In an action that could be seen as the first against decentralized finance (DeFi) space, the U.S. Security and Exchange Commission has charged a DeFi platform with its executives for misleading investors and selling unregistered securities of more than $30 million, according to an announcement.
Per the announcement, the regulator charged Gregory Keough and Derek Acree, identified as the executives of Blockchain Credit Partners, a Cayman Islands company, for unregistered securities sales worth over $30 million. The regulator also charged the pair and their company for misleading investors concerning the business operations and profitability.
The duo sold two tokens, such as mToken and DMG tokens, using Smart Contracts and DeFi technology. mToken promises 6.25 percent interest to its holders while the second enfranchises holders shares excess profit “and the ability to profit from DMG governance token resales in the secondary market.”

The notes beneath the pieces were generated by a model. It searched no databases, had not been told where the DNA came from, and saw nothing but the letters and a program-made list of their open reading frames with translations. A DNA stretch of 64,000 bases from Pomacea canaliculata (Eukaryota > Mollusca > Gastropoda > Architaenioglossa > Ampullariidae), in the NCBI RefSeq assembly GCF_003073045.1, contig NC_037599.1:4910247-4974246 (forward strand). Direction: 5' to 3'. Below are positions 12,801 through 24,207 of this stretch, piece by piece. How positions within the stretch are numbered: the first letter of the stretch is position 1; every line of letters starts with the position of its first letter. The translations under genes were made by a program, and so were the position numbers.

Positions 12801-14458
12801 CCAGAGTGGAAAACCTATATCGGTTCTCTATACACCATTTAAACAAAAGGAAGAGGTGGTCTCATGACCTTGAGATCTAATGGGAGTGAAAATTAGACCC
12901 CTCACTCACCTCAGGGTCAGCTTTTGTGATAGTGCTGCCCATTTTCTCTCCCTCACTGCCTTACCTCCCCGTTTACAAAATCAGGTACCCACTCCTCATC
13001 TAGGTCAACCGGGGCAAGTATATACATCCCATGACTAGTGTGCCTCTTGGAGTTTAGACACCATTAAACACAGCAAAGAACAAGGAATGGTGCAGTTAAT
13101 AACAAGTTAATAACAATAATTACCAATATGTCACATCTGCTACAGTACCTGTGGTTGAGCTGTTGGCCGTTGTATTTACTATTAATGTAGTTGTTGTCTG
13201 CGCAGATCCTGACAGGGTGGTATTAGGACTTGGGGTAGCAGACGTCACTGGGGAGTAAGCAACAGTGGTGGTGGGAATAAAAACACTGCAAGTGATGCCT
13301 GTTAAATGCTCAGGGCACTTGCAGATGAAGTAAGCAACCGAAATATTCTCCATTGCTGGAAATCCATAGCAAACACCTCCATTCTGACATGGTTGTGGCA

SEC said the pair invested investors’ funds in DeFi Money Markets, claiming it could pay profits and interest by its real-world investments that generate huge income. After their investment, price volatility put investors’ funds at risk, and investors were not informed.
Also, it “misrepresented how the company was operating, including by falsely claiming that Defi Money Market had bought car loans that they displayed on Defi Money Market’s website.”
It added that they “used personal funds and funds from the other company they controlled to make principal and interest payments for token redemptions.”
The respondents didn’t admit or deny the findings, as they both consented to a cease-and-desist order that includes penalties of $125,000 and repayment of $12,849,345 each.
According to the commission, the defendants have funded the smart contracts so that token holders could redeem their tokens and receive all principal and interest owed.